CEO'S: TRAGIC LESSONS LEARNED

When it comes to succession planning, corporate boards usually prepare for disaster by putting together what they call "the envelope," which contains instructions on who takes over if the chief executive is suddenly incapacitated. Rarely, however, do companies need to pull out these envelopes as frequently as McDonald's recently has. One year ago this week, McDonald's CEO Jim Cantalupo, 60, died of a heart attack, and the board quickly named his deputy, Charlie Bell, to succeed him. Just weeks later, however, Bell was diagnosed with colon cancer. He stayed in the job until November, but by January, Bell, 44, had died, too.

The back-to-back deaths are making corporate boards pay closer attention to the health of the men and women they're considering for top jobs. The goal: to hire healthier CEOs so the envelope never needs to be opened. Recruiter Stephen Mader of Christian & Timbers says many senior executives are already required to have an annual physical. But in reaction to the woes at McDonald's, Mader says, "I have seen insistence on documented evidence" of job candidates' health, such as a note from a physician. Recruiter Gerard Roche of Heidrick & Struggles says that while such requests are still in the minority, they're definitely increasing--and some boards are even asking that CEO wanna-bes be examined by a corporate physician, or making job offers contingent on a satisfactory physical, a hurdle typically faced by free-agent professional athletes.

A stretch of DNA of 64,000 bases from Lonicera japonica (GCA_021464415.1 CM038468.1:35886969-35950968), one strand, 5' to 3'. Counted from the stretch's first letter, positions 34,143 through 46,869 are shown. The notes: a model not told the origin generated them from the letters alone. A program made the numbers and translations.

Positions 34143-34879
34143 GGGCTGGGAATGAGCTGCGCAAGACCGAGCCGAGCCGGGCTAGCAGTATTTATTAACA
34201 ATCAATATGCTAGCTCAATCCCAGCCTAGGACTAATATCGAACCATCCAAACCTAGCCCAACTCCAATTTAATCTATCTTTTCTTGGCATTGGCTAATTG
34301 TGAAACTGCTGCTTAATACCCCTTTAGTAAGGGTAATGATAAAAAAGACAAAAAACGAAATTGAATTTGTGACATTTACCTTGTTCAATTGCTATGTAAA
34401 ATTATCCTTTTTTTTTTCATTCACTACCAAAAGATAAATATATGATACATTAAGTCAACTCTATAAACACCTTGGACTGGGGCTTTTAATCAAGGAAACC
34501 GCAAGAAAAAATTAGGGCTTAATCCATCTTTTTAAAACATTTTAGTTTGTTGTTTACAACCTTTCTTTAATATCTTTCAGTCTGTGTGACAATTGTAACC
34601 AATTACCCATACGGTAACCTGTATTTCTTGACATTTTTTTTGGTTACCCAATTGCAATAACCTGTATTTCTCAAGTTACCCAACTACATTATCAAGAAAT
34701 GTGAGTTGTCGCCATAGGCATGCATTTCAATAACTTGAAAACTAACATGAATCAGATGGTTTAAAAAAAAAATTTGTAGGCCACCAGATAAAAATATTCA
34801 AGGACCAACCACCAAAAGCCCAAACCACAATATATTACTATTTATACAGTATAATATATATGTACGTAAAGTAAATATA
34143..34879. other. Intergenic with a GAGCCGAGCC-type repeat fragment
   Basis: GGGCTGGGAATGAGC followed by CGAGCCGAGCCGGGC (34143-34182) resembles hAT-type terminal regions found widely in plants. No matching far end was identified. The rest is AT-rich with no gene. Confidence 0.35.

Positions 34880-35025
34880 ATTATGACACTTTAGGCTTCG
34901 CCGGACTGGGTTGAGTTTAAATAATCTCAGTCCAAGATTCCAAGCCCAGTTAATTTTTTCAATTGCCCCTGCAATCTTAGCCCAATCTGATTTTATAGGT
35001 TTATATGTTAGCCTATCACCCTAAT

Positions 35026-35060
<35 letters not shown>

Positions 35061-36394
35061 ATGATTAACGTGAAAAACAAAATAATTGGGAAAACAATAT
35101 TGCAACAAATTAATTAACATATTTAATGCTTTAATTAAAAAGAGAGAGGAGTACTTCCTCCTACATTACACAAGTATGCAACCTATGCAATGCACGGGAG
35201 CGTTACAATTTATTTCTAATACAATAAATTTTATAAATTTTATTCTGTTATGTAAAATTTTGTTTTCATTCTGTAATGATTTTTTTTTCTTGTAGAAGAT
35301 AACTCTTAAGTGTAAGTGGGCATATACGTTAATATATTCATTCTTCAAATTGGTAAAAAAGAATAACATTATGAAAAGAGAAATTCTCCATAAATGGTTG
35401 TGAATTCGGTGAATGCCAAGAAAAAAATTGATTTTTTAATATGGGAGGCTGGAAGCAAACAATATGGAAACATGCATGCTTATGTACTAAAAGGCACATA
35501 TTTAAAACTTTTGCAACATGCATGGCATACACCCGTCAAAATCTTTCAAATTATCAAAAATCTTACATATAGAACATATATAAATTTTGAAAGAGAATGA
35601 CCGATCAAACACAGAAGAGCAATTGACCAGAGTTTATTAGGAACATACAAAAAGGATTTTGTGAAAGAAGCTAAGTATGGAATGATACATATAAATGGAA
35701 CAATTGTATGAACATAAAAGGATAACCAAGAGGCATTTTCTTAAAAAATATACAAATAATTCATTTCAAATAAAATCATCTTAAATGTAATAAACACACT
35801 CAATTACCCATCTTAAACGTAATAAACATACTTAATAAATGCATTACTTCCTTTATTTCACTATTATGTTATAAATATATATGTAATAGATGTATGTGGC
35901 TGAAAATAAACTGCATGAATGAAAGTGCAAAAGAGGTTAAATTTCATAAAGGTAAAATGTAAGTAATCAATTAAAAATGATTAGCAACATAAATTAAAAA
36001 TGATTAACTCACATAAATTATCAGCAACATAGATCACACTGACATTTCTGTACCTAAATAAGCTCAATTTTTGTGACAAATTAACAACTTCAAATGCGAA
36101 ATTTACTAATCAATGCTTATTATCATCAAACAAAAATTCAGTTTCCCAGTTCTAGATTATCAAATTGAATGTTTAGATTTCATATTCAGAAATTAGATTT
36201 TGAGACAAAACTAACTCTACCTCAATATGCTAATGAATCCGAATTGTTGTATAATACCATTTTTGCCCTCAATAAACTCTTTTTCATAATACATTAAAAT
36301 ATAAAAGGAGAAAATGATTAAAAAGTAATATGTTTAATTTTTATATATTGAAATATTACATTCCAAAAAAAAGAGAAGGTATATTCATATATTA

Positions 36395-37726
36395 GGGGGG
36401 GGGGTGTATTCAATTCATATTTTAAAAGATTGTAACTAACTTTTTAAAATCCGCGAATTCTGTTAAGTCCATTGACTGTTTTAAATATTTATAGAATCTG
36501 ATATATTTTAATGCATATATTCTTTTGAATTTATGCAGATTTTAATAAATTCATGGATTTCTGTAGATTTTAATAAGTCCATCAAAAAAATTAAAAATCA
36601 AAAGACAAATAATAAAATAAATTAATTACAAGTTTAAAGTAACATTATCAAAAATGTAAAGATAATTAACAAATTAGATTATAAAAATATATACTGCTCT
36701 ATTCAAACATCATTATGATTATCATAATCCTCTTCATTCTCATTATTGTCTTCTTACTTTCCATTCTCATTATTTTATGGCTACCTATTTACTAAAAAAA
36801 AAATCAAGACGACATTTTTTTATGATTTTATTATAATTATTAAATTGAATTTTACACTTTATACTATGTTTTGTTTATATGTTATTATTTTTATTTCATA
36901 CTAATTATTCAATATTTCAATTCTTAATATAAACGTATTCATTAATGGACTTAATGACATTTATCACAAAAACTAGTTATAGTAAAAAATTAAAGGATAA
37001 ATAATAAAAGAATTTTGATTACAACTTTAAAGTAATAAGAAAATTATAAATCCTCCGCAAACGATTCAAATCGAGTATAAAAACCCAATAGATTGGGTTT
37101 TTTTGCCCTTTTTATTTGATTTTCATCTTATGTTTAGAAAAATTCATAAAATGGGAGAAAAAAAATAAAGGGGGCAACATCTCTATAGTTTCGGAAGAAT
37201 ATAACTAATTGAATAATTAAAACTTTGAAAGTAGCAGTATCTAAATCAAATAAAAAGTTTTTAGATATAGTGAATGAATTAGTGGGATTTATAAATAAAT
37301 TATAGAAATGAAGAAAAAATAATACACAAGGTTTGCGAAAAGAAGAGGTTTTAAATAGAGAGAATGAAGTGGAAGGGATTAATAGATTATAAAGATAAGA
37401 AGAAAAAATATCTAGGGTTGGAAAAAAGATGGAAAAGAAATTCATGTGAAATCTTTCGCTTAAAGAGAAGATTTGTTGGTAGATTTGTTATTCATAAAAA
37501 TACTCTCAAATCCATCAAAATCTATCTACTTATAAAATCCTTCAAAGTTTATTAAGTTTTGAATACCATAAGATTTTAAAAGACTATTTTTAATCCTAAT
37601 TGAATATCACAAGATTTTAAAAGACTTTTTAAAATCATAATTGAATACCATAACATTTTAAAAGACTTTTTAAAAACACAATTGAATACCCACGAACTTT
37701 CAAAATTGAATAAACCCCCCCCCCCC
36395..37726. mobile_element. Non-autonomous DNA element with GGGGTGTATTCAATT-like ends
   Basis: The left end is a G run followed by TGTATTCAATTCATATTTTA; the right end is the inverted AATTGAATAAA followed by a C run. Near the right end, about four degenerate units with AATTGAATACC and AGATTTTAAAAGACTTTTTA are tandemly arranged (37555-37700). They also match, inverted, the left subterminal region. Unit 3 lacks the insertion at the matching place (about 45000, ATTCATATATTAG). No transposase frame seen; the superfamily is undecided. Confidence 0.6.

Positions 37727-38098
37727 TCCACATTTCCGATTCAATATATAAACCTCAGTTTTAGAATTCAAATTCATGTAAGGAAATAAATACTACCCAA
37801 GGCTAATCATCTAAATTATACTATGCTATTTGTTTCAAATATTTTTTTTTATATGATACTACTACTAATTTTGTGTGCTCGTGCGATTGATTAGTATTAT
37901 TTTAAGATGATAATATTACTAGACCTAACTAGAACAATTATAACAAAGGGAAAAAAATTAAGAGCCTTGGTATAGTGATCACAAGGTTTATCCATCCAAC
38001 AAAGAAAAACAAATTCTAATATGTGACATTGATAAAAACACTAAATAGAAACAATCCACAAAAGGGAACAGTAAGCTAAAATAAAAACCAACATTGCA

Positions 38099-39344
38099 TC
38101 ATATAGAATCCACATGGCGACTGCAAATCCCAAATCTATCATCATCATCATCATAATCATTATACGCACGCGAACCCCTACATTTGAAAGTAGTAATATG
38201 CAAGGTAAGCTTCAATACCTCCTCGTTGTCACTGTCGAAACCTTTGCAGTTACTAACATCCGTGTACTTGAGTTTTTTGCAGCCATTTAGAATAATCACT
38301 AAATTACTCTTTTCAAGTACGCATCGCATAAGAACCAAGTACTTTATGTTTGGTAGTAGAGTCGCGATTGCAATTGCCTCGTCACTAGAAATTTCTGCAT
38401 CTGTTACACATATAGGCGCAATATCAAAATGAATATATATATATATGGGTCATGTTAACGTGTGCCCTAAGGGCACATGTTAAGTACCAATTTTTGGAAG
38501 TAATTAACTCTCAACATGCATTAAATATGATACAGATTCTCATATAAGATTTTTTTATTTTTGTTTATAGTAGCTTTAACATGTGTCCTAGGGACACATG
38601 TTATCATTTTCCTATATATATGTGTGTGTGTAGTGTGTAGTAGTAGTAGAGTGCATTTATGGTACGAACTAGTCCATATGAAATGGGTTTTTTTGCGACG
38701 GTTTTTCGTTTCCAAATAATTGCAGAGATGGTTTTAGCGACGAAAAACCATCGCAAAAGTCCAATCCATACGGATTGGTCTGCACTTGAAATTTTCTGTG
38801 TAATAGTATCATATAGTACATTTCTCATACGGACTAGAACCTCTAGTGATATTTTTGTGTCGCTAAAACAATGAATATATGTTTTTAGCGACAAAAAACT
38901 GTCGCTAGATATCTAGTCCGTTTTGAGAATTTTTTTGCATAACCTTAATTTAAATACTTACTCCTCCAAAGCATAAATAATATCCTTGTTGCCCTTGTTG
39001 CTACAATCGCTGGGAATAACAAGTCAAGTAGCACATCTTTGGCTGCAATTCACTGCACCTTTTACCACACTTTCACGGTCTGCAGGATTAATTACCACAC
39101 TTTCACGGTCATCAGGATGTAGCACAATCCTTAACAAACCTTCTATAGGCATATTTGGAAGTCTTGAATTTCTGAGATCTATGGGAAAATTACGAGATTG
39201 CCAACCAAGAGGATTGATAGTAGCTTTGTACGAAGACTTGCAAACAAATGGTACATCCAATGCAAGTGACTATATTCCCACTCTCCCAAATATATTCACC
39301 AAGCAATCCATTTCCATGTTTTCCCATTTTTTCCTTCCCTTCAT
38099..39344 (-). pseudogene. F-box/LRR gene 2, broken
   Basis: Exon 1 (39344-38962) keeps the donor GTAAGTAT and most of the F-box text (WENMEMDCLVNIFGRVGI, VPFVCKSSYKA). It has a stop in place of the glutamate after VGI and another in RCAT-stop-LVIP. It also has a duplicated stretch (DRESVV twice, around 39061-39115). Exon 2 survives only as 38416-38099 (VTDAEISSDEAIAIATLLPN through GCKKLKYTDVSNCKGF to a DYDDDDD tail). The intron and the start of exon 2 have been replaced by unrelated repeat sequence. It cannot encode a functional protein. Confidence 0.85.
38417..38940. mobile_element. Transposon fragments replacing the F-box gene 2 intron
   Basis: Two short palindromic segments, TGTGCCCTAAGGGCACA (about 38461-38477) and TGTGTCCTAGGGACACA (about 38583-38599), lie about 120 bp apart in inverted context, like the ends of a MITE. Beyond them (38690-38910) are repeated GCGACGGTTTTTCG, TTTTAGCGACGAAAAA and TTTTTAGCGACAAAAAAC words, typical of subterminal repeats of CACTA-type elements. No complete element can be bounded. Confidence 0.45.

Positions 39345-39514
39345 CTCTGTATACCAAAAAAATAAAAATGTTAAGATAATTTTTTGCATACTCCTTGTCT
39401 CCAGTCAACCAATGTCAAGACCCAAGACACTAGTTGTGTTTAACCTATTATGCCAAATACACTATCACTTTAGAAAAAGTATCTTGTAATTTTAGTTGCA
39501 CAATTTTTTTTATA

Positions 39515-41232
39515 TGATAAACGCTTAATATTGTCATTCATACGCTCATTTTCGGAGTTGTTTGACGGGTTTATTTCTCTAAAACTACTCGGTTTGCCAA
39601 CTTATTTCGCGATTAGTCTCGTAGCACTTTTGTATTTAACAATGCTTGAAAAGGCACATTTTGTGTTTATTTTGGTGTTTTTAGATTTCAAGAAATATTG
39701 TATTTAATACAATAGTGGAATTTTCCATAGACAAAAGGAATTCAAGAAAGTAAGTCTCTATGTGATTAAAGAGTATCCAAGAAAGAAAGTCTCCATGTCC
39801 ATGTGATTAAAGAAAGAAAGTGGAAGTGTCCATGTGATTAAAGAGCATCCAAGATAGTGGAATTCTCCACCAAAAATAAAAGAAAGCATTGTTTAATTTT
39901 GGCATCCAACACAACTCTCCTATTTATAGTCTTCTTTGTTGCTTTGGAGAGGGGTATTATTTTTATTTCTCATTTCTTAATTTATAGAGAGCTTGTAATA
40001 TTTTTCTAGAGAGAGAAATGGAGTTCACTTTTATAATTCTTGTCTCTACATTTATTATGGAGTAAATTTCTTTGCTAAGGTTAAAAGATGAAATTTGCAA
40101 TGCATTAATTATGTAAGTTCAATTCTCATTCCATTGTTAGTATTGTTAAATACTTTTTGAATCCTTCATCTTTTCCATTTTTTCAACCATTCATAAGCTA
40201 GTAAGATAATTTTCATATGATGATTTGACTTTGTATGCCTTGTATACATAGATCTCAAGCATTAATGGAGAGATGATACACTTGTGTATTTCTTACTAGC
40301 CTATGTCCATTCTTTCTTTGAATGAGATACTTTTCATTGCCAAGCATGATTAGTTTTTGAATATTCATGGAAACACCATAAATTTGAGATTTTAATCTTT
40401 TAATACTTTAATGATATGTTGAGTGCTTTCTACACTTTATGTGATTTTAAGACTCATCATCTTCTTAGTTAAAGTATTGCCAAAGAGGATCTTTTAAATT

In the corporate realm, such requests are technically illegal, says employment lawyer Camille Olson of Seyfarth Shaw. Companies, she says, can require pre-employment drug tests but can't demand a physical examination until after they've offered a candidate the job. But since a stock price can tank if a CEO dies suddenly, corporate-governance experts say the due diligence is warranted. "The board needs to say, 'We don't want to invade your privacy, but we're going to need to be informed'," says Nell Minow of the Corporate Library. For a new generation of leaders, that means a history of low cholesterol levels may become as important as a history of high profits.